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From Cameron McCormack <...@mcc.id.au>
Subject Re: Batik feature and performance query
Date Thu, 04 Sep 2008 03:48:14 GMT
Hello Steve.

Steve Peterson:
> I'm sure I'll have more questions, but the ones I have now are:
>
> 1.  I'd like to be able to wrap Batik in a simple web service that  
> accepts as input a SVG document, and returns a JPEG -- kind of like the 
> SVG Rasterizer but http focused.  Is there a common way of doing this?

Yes, if you run a Java servlet container (like Jetty or Tomcat) you can
rasterise upon fetching of an HTTP URL.  I wrote a short servlet
example:

  http://mcc.id.au/2007/09/batik-course/code/transcoding-servlet/

The actual Java source under that directory
(WEB-INF/classes/TranscodingServlet.java) shows how you can grab three
request parameters (that would come via the query string in a GET, or
from the form post body with a POST), do some rasterisation based on
that, then spit out the raster back to the browser.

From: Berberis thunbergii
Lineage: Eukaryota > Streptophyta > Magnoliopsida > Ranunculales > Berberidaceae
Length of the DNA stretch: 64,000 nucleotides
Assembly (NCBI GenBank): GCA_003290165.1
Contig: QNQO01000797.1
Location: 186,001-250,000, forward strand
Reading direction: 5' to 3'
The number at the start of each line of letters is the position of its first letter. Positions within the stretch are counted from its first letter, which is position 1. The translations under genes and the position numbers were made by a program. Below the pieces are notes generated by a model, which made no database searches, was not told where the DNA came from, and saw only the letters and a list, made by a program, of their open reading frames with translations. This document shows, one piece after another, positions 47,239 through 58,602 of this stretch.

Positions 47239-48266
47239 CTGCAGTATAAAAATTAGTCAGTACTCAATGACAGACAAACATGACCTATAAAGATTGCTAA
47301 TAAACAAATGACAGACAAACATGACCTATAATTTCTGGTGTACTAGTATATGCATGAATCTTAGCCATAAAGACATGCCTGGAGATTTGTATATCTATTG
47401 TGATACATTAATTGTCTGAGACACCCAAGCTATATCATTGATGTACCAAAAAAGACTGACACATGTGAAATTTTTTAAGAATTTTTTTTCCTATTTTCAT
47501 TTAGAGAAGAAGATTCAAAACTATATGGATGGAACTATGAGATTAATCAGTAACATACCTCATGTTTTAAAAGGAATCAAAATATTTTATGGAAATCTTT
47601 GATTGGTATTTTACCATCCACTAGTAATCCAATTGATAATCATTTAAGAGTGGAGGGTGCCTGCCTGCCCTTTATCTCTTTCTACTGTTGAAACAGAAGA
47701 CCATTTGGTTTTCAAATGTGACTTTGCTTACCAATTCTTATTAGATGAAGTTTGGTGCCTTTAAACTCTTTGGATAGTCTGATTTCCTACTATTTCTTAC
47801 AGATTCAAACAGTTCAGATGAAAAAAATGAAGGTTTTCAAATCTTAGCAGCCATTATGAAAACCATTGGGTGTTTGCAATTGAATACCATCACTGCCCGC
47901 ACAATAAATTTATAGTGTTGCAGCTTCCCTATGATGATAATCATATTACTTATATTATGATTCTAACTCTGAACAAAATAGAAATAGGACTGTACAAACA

> 2.  I stripped the sydney.svg sample document of the interactive  
> features and filter effects, and find that I can render it about once a 
> second using the SVG Rasterizer (rendering 10 copies and averaging) on my 
> notebook (Core Duo T7500 and JDK 1.6).  Is this typical performance?

Are you invoking the JVM each time here?  If so, then yes that would be
typical performance, because JVM startup would take up nearly all of
that time.  You need to have the JVM still running and the classes
loaded to get the best performance.  This is what you will get if you
use the servlet (or some equivalent) approach.

> 3.  What's the best way to get good performance out of Batik?  Does it 
> make good use of multicore machines?  Are there opportunities to  
> leverage video card support to improve performance?

Batik doesn’t do anything specific to support multicore or hardware
graphics.  Assuming the JVM you’re running on does it correctly, using
multiple Java threads should help you if you are performing multiple
rasterisations simultaneously.  (And that’s what should happen when
using a servlet — each HTTP request should spawn a new thread.)  As for
the video card, as far as I know that Java2D classes from Sun don’t use
hardware acceleration.

-- 
Cameron McCormack ≝ http://mcc.id.au/

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